UGA joins concussion monitoring program

Credit: Jim Hipple

Credit: Jim Hipple

All 19 of Georgia’s athletic programs will have an added layer of concussion monitoring following an agreement with California-based company SyncThink.

The neuro-technology leaders officially announced a partnership Monday with the University of Georgia Athletics Association. SyncThink had previously aligned with the NBA’s Golden State Warriors and the University of Notre Dame, among others.

Stanford neurosurgeon Dr. Jamshid Ghajar spent a decade developing the EYE-SYNC technology, which “uses a modified virtual-reality goggle to objectively measure and detect visual impairments in less than a minute,” per a press release. The headset wirelessly connects to a sideline tablet, which quickly relays the necessary information to medical professionals.

» Related: UGA had stopped tracking concussions

As's Stephania Bell noted last fall, the technology does not diagnose concussions. Rather, it helps staff members identify visual impairments typically associated with brain injuries, allowing them to make more informed decisions in the heat of the moment.

The University of Texas, the Pac-12 Conference and Massachusetts General Hospital are included on the list of other clients.

SyncThink CCO Scott Anderson called the partnership with Georgia and director of sports medicine Ron Courson a “great opportunity,” and that the Bulldogs should find plenty of uses for the technology.

“I expect we will see them do some interesting things with our solution in an effort to more comprehensively understand how to ensure their athletes are ready to perform at their best,” Anderson said in the press release. “Objectively measuring readiness is a new frontier and what we are all about.”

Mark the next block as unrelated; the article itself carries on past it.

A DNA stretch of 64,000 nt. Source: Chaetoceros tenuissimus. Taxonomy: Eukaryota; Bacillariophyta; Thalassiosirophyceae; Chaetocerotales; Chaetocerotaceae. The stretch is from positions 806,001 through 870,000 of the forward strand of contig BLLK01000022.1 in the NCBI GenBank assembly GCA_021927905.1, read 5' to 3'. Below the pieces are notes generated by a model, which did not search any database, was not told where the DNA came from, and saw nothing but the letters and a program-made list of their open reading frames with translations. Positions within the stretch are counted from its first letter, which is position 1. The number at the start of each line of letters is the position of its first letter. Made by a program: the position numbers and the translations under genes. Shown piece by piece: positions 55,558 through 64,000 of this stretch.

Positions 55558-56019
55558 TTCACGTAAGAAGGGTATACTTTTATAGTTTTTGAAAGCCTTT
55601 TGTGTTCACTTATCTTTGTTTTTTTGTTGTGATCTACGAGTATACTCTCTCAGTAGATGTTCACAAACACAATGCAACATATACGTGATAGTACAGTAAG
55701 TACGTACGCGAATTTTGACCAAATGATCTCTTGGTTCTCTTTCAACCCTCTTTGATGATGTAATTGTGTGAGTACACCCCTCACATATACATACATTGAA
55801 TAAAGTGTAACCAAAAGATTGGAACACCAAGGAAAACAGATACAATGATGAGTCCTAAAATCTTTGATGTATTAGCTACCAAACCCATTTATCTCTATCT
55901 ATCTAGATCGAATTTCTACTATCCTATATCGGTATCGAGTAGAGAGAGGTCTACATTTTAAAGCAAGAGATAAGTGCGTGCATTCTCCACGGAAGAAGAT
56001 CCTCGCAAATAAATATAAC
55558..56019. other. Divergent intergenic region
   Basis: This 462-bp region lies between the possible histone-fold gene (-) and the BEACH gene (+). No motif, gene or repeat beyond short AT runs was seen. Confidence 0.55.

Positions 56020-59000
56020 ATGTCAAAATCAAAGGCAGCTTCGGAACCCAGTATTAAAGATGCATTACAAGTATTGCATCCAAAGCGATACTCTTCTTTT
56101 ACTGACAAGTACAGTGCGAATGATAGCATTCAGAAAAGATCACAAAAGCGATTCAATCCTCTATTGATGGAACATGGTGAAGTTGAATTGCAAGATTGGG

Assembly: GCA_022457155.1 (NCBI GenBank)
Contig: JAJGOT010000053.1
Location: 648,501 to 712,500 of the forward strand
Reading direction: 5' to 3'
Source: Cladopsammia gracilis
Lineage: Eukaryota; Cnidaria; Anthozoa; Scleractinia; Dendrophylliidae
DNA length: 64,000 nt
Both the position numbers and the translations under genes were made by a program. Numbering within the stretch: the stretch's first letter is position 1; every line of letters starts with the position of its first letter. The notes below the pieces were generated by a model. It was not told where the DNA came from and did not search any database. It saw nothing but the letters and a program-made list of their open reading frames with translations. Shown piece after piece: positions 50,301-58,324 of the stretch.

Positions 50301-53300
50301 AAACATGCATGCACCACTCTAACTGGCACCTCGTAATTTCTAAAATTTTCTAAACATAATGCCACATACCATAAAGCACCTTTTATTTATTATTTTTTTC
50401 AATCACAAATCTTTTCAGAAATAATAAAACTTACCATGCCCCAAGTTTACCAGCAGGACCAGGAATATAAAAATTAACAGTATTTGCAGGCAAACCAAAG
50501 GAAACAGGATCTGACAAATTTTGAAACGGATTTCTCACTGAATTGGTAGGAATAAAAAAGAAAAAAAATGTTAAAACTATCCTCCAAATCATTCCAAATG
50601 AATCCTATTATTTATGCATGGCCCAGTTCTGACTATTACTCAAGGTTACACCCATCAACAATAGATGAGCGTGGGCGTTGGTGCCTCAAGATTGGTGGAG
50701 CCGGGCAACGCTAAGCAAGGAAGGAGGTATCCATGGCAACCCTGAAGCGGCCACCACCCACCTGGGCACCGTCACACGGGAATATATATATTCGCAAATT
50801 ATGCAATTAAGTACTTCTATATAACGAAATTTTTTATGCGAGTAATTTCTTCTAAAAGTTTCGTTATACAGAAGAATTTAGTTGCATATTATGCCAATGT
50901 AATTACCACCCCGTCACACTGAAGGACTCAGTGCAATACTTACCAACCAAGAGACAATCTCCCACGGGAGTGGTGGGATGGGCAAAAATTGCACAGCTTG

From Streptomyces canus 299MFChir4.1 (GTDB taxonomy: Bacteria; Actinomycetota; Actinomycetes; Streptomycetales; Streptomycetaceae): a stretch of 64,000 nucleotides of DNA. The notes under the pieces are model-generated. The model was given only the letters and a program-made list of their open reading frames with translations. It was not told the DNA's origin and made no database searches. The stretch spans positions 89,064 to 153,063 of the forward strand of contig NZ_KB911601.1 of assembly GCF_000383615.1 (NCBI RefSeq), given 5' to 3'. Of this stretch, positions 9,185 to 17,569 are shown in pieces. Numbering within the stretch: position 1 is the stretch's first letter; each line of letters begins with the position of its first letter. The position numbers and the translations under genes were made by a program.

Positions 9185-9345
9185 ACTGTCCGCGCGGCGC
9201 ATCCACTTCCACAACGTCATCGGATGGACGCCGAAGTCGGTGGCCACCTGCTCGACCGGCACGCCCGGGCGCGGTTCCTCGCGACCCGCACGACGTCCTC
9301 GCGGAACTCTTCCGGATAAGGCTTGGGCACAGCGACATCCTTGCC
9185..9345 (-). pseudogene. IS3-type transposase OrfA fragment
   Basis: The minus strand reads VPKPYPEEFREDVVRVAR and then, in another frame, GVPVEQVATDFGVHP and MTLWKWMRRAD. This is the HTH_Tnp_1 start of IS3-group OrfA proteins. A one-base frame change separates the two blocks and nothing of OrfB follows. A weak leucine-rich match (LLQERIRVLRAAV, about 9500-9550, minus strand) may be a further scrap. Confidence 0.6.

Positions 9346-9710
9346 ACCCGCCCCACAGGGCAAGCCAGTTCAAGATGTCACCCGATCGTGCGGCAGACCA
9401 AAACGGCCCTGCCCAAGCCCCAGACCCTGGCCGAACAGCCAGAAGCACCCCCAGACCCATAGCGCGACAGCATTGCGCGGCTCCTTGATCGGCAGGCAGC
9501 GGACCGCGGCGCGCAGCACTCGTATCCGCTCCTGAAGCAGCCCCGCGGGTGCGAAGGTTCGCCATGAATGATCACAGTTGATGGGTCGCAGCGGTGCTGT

SyncThink employs former Stanford and current New Orleans Saints tight end Coby Fleener on its “athlete advisory board,” and he’s been a vocal proponent of the system.

“The biggest challenge to medical professionals and athletes working together is objectivity of tests,” Fleener told’s Bell last year. “With this technology, the medical staff can say, ‘Here are these objective results for this test.’ It’s a huge help to give the athlete confidence, not only about when to sit out, but also when to go back in.”

» Related: Concussions force Georgia junior to give up football

Concussions have been the subject of much debate — and legal action — in professional football over the past decade. Prevention and diagnosis have become key issues at all levels of the game.

SEC commissioner Greg Sankey helped push through a landmark NCAA rule in 2016 that gave "autonomous and final authority" to medical officials when deciding whether an athlete can return to the playing field after concussions and other injuries.

But that authority does not make it much easier for professionals to identify and treat concussions. SyncThink hopes to be the missing piece of the puzzle for Georgia and others.

“Onboarding such a prestigious program as University of Georgia is further example of using EYE-SYNC’s objective measurements of injury and performance as a best practice in the care of athletes and optimization of their training program” CEO Laura Yecies said in the press release. “We’re excited to continue working with top organizations adopting our platform as part of their athlete management protocol.”